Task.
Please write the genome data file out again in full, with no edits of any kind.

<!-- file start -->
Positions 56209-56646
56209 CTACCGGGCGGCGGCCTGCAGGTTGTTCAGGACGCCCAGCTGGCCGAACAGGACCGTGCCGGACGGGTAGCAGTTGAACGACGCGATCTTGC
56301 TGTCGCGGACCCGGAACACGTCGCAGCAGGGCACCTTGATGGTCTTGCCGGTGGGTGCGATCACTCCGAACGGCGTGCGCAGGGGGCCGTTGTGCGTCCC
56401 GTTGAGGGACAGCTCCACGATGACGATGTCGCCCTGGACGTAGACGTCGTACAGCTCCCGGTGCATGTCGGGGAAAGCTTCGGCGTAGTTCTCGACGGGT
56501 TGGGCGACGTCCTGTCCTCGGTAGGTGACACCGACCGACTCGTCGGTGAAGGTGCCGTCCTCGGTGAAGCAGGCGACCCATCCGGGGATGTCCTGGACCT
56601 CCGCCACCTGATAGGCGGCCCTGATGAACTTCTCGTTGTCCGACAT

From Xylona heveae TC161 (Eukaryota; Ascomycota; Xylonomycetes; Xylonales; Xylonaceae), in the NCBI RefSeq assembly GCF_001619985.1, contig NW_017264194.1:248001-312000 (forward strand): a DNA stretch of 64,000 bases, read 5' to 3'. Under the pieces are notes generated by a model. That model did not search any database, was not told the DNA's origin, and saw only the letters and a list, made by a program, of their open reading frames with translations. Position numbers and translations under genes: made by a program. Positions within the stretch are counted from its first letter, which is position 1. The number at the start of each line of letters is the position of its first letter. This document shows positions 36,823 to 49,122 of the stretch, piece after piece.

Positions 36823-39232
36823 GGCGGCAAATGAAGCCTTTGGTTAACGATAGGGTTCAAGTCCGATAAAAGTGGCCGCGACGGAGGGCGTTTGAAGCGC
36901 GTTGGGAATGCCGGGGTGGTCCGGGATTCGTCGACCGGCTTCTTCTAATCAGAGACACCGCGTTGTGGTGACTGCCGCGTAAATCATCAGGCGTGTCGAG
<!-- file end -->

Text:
Positions 56209-56646
56209 CTACCGGGCGGCGGCCTGCAGGTTGTTCAGGACGCCCAGCTGGCCGAACAGGACCGTGCCGGACGGGTAGCAGTTGAACGACGCGATCTTGC
56301 TGTCGCGGACCCGGAACACGTCGCAGCAGGGCACCTTGATGGTCTTGCCGGTGGGTGCGATCACTCCGAACGGCGTGCGCAGGGGGCCGTTGTGCGTCCC
56401 GTTGAGGGACAGCTCCACGATGACGATGTCGCCCTGGACGTAGACGTCGTACAGCTCCCGGTGCATGTCGGGGAAAGCTTCGGCGTAGTTCTCGACGGGT
56501 TGGGCGACGTCCTGTCCTCGGTAGGTGACACCGACCGACTCGTCGGTGAAGGTGCCGTCCTCGGTGAAGCAGGCGACCCATCCGGGGATGTCCTGGACCT
56601 CCGCCACCTGATAGGCGGCCCTGATGAACTTCTCGTTGTCCGACAT

From Xylona heveae TC161 (Eukaryota; Ascomycota; Xylonomycetes; Xylonales; Xylonaceae), in the NCBI RefSeq assembly GCF_001619985.1, contig NW_017264194.1:248001-312000 (forward strand): a DNA stretch of 64,000 bases, read 5' to 3'. Under the pieces are notes generated by a model. That model did not search any database, was not told the DNA's origin, and saw only the letters and a list, made by a program, of their open reading frames with translations. Position numbers and translations under genes: made by a program. Positions within the stretch are counted from its first letter, which is position 1. The number at the start of each line of letters is the position of its first letter. This document shows positions 36,823 to 49,122 of the stretch, piece after piece.

Positions 36823-39232
36823 GGCGGCAAATGAAGCCTTTGGTTAACGATAGGGTTCAAGTCCGATAAAAGTGGCCGCGACGGAGGGCGTTTGAAGCGC
36901 GTTGGGAATGCCGGGGTGGTCCGGGATTCGTCGACCGGCTTCTTCTAATCAGAGACACCGCGTTGTGGTGACTGCCGCGTAAATCATCAGGCGTGTCGAG